A Case Study of Lowering your Cost of Sale with Causiq

Published12 min read

Causiq did a controlled experiment together with a large Swedish online brand (with some physical stores) to measure the effect of applying our marketing mix model.

🎯 Goal: lower the cost-of-sale (CoS)
👌 Method: pairwise pick countries into test/control and apply Causiq’s insights.
📈 Results per week, adjusted for the control market:
Week 1️⃣: reduced CoS by 12.5%
Week 2️⃣: reduced CoS by 5.2%
Week 3️⃣: reduced CoS by 18.4%


Cost of Sale = marketing expenditure / revenue

Average adjusted CoS reduction: 12% The customer has a marketing spend of 500 kEUR/month, the cost structure of an online brand. The reference price of Causiq is €7500/month (spreadsheet).

If revenue is maximised this increases profits by ~€995 000/year, which provides a return on investment [ROI] of using Causiq of 11.1x.

If costs are minimised this increases profits by ~€612 000/year in more in profits, equalling a ROI of 6.8x.

How does Causiq work?

Causiq is on a mission to empower marketers with the best kind of end-to-end marketing analytics, optimisation and budgeting. We offer a real time marketing mix model that constantly learns from marketing spend or impressions, and predicts conversions or revenue. Our model works per-country, per-channel and per-funnel-level. For example, this means that you can see how effective your branding marketing is in Germany on Google Ads.

For the purposes of understanding marketing effectiveness, we don’t track individuals, giving people a much-needed respite from the monetisation of personal data. Instead, we track populations and use machine learning/artificial intelligence to understand channel effectiveness. Another way of seeing it, is that once we can attribute revenue to channels we can optimise those same channels, either by:

  • moving money between countries (markets), or
  • reducing budget in the marketing by reducing spend in channels that have a bad return on ad spend (ROAS), or
  • optimising the media mix in the market by reducing some channel spend and increasing others, keeping the total marketing budget in that market constant.

It takes about two hours to onboard onto Causiq; one hour for connecting the channels and another hour to go through the model outputs once all data has been synchronised.

Our daily marketing mix model models a number of variables, including:

  • channel coefficients (that assume decreasing marginal returns)
  • funnel-level coefficients (e.g. what’s the ROAS on branding in general?)
  • cross-channel effects (e.g. what’s the effect of brand marketing on TV on other channels than TV?)
  • time-dependent effects: day of week, seasonality
  • baseline, brand strength and holidays
  • product discounts, etc…

On top of this, we’ve built an intuitive user interface, so that you don’t have to be scientist to incorporate our AI into your daily workflow.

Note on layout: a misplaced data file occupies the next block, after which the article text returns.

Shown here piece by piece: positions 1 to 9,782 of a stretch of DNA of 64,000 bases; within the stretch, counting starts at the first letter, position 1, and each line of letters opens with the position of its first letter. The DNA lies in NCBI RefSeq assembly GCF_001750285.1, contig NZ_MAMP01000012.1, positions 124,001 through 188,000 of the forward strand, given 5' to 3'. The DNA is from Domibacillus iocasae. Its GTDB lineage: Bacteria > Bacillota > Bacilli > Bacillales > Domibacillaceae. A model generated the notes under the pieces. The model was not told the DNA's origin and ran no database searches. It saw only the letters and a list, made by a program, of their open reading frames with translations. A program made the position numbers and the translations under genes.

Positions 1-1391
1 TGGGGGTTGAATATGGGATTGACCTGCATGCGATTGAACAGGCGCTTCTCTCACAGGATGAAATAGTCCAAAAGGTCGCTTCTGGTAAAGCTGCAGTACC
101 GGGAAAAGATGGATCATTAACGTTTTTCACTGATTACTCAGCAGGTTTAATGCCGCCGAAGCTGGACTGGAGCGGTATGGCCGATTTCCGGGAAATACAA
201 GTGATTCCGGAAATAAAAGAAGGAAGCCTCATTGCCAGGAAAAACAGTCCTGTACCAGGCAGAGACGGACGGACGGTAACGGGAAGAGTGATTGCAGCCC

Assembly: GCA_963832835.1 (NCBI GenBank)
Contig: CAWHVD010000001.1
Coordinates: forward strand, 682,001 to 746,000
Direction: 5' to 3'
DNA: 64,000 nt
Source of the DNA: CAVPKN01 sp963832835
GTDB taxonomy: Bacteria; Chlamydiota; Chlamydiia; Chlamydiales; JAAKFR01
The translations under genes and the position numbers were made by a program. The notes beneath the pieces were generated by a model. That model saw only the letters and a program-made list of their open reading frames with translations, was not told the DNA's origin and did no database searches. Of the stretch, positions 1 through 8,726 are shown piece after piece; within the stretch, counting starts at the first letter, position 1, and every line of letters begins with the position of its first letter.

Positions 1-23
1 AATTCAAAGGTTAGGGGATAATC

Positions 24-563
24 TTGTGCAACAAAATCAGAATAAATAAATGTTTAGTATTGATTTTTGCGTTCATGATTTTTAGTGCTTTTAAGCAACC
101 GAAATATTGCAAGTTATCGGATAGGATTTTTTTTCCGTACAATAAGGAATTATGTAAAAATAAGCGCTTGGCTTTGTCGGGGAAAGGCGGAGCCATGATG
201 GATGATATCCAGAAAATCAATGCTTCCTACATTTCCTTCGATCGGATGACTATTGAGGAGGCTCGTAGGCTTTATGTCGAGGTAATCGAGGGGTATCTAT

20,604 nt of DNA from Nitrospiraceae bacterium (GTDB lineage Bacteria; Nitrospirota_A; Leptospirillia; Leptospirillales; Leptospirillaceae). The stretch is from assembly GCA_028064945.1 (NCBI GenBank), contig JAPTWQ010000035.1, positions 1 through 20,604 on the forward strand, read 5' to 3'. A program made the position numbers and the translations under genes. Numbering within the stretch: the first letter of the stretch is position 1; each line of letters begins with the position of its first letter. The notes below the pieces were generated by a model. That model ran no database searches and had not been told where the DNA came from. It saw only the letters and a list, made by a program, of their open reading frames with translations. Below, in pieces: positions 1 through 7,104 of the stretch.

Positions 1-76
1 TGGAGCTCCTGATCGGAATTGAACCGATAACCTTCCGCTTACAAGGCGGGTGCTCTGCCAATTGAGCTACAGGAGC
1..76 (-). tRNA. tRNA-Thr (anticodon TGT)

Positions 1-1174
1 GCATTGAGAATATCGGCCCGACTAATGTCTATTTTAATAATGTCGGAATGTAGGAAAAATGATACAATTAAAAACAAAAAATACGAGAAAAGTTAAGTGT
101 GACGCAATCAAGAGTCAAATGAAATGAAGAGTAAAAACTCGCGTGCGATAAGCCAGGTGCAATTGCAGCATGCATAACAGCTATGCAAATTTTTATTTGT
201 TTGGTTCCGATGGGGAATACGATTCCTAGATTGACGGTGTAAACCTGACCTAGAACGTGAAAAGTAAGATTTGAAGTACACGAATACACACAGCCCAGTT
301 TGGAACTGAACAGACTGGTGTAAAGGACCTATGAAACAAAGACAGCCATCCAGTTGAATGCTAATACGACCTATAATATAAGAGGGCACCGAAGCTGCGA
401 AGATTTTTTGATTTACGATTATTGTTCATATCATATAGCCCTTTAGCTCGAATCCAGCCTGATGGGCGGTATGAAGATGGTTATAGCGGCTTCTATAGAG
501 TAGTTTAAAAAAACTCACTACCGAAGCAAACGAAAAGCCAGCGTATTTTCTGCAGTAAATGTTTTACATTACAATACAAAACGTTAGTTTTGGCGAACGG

To determine what effect size can be expected when applying Causiq to markets that have already been optimised according to the best knowledge of an expert marketer. To see whether a significant effect size can discerned, and finally, to understand if a similar effect could be induced just by reducing marketing spend, because there would be "purchase momentum".


If we apply the recommendations of Causiq, we can improve CoS by at least 5%.

Previous to this study, we’ve spent about 20 months constructing and iterating on a multi-variate auto-regressive timeseries model, trying out different features, testing 15 different machine learning models and performed backtesting for multiple customer datasets, week by week, 2-3 years back. Our model differs from what you commonly see, because it:

  • optimises daily, not weekly
  • re-trains multiple times per day as data becomes available
  • supports manual offline channels and dummy/mechanism variables such as discounts
  • re-attributes brand search back to top/mid/low funnel marketing

By validating the model extensively across datasets, we were confident our customer would see an improvement when we applied the model with a real budget. The reasoning goes, that if our model accurately models the dependent variable: aggregated revenue (or number of conversions), that same model can also be used to accurately predict how changes in spend in a country × channel × funnel-level affects the revenue.


We decided to experiment three weeks, with a test market and a control market.

Because each ad-platform/channel optimises itself, it’s nearly impossible to force a certain budget; instead a target budget is selected for the channel × funnel-level.

During these weeks, no particular new campaigns were added or removed, there were no new discounts and these weeks did not coincide with holidays.

The model used in this case study is identical to the model we apply to every customer who onboards onto our platform, meaning it has not been configured specifically for this experiment.

This case study was done on channels: paid social and newsletters and with discounts uploaded via our user interface. This customer also has always-on brand-search marketing (i.e. searching for the brand-name on Google or Microsoft Bing will trigger advertising for that brand); this is back-attributed to other marketing channels to the greatest extent possible given the evidence in the data.